Weekly rant

Thanks to what has become known as Black Friday there are suddenly a lot of think pieces about the arts and arts funding circulating.  This is a good thing. I wish I could get online on any given day and read constructive articles about creative culture and government policy.  I wish it didn’t take the wholesale slaughter of our industry for it to happen. (By the way I’m organising an event that with feature a speech on the future of craft writing in the age of free content in July, so it’s on my mind.)

After 6 years of working, lecturing and researching in this space I have some opinions about these issues. Though sometimes I’m not confident enough to put them out there.  It’s generally only when I feel so authoritative on a subject that I know I can answer any critique that I’ll push a button and send.  I’m wary of opening up myself to criticism. (This is why I am never going to be an academic.)

But two nuggets of information that popped up in my social media feeds recently got me thinking/raised my hackles a little. And I guess I’m taking the chicken approach of not responding on the articles or posts instead I’m just expressing my thoughts here (which is not really public as no one reads it.)

The first was a comment about the Australia Council’s new suite of leadership programs being launched at a time 62 organisations were defunded. (Technically the leadership programs were launched about a month ago, but that’s not the point.)  Now I’m willing to say I have some self-interest in this area.  Not only is leadership my bag, but I have shared my research with the team at OzCo in the past. But I still also think it is worth looking at the perceived idea that it is somehow shameful that the federal body that has a significantly reduced grants budget is wasting resources by launching a (partly) user pays leadership development specifically for the sector.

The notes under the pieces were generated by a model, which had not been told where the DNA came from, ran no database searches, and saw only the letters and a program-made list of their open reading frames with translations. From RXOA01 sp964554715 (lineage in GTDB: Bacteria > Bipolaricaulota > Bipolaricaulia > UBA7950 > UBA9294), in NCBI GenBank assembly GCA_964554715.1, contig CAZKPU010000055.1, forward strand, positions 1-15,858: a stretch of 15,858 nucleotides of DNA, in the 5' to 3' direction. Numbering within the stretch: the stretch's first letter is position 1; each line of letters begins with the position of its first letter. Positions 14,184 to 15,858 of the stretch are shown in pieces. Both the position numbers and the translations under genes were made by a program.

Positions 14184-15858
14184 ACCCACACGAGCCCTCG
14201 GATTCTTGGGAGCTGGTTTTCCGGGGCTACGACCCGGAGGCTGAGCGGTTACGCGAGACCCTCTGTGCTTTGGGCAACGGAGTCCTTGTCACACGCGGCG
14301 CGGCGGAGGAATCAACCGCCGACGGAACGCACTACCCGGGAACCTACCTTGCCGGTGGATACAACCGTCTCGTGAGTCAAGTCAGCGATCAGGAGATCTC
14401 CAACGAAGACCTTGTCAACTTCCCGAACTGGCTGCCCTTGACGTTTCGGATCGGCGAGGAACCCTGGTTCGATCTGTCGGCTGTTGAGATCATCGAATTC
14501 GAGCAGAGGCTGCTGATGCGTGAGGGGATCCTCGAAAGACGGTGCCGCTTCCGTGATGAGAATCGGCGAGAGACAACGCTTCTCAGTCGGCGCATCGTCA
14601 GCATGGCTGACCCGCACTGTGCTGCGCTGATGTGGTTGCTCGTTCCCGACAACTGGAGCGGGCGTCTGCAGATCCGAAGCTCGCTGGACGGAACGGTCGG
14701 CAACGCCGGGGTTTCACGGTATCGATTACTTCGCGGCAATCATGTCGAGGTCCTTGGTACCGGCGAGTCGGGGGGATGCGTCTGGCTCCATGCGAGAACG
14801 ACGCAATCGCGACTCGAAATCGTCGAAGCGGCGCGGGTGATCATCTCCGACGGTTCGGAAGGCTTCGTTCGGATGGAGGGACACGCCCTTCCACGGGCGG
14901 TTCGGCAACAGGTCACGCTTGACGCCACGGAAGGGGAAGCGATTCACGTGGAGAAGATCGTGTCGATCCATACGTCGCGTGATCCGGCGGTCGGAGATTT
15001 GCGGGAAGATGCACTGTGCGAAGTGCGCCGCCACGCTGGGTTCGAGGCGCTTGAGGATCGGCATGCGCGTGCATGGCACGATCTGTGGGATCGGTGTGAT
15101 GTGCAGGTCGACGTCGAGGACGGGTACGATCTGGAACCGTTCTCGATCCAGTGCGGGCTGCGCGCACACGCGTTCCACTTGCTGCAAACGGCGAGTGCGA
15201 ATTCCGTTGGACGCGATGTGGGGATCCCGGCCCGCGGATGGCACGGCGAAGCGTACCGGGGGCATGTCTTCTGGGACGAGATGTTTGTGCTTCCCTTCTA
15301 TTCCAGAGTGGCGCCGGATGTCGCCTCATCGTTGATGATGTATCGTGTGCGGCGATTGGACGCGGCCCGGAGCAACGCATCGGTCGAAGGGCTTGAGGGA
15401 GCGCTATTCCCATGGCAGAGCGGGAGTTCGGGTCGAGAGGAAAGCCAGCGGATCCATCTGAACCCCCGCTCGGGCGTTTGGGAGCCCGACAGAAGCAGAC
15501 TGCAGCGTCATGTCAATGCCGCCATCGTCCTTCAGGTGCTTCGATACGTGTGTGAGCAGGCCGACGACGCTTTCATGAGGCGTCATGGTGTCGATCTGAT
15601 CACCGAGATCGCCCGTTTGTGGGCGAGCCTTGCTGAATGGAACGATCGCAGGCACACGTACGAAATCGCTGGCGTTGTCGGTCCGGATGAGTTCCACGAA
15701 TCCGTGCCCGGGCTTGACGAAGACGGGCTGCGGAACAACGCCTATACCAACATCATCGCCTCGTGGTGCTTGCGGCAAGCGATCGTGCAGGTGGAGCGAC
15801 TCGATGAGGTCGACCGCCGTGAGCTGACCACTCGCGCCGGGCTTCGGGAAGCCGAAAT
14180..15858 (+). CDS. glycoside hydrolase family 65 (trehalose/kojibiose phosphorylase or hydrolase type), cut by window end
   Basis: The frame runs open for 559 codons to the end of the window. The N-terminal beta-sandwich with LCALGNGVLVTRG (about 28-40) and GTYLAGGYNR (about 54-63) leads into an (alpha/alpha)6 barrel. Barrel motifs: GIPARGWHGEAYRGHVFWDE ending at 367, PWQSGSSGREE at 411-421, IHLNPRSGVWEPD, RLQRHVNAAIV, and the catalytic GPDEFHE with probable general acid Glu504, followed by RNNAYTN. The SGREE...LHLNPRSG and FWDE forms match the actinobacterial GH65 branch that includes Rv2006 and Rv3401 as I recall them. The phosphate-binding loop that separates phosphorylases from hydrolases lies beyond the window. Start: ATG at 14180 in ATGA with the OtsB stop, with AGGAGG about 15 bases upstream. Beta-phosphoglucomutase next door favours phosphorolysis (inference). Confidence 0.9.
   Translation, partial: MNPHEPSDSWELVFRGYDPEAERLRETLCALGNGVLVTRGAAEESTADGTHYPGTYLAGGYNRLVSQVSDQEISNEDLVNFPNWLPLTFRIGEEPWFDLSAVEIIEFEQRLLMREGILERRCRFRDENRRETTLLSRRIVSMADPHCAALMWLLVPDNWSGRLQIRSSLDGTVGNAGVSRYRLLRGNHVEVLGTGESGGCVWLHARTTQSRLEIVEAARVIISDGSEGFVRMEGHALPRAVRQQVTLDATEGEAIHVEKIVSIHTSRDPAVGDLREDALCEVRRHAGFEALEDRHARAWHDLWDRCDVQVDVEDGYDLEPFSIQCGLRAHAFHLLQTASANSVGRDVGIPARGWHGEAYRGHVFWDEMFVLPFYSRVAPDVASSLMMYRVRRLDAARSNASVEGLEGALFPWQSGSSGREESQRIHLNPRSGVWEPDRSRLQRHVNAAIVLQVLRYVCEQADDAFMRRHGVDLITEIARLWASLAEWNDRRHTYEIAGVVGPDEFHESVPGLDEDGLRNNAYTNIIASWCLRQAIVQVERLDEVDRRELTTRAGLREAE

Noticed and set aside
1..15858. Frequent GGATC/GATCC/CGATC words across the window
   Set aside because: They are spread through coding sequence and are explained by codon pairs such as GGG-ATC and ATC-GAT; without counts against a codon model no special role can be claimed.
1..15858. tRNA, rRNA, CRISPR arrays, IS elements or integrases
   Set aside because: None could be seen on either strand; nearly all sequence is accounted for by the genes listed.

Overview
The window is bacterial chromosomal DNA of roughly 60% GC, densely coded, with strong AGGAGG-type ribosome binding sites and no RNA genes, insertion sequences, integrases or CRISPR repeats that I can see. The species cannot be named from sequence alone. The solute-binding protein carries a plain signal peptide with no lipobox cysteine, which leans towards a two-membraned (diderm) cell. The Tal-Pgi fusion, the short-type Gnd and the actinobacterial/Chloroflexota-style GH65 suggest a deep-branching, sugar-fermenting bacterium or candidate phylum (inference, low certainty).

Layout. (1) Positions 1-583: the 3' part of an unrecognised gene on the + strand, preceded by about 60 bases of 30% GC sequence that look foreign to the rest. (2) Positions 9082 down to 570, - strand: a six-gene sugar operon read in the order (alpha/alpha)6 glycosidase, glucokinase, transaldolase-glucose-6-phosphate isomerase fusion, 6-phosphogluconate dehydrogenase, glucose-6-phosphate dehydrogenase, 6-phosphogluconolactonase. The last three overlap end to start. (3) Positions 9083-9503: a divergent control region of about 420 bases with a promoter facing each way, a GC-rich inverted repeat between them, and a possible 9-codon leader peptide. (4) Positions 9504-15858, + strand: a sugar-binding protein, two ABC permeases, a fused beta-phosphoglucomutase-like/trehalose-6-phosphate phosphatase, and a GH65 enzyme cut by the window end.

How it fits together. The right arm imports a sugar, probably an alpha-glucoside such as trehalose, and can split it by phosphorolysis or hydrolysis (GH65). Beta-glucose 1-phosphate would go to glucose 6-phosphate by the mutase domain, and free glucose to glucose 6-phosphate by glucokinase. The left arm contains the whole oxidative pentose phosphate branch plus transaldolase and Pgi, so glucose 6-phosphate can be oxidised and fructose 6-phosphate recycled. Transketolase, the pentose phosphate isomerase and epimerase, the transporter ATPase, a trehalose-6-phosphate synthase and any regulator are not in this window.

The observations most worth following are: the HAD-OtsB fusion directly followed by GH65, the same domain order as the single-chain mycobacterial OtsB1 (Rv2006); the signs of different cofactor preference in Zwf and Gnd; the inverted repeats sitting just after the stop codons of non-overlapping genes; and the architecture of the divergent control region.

Could money spent on this be spent in different ways? Absolutely.  Should all government funding that goes into the arts go directly to organisations and artists? In my opinion no.  I believe that part of the remit of organisations like the Australia Council is capacity building and that means helping skill those in the sector. We see that through their marketing forums and conferences on learning. What I see in my research is that there is some serious gaps in organisational leadership.  If participants in leadership programs become better managers, reduce role turnover, develop more productive staff by reducing stress, making the work environment better how beneficial will this be for organisations that has faced with tighter and tighter income streams?  I want to make the creative industries a better place to be employed and deliver more for the community, and I want that not just through adequate government funding but also through skilled leaders managing the companies in which we work.

What I’d love to see is this leadership development being offered free. Because I don’t know many arts organisations that have $600 or $900 to spend on leadership development, even though it is a) significantly better value than what you’d get in other sectors and b) badly needed. Importantly, I also want to ensure (and I hope I can play a part) that the leadership information that is provided in these sessions is relevant to the sector, particularly in the sense that it should come from within.  No wholesale importation of leadership theory as it applies to finance and the assumption that what works there works in the arts.

But I don’t criticise the Australia Council for offering the product in the first place.

OK, my second rant involves this piece on ArtsHub.  As a start I do not support the corporatisation of the arts.  I think creative product needs to be valued for more than economic value.  But at the same time I acknowledge that the creative industries (and I do not see this as a dirty word) is adding significant value to the economy and does employ more people than mining and agriculture.  Those in the sector have a tendency to latch on to these labour market and economic statistics to prove the sector’s value to the economy (legitimately) but then can’t cry foul when it is judged as an economic sector. Pledger says: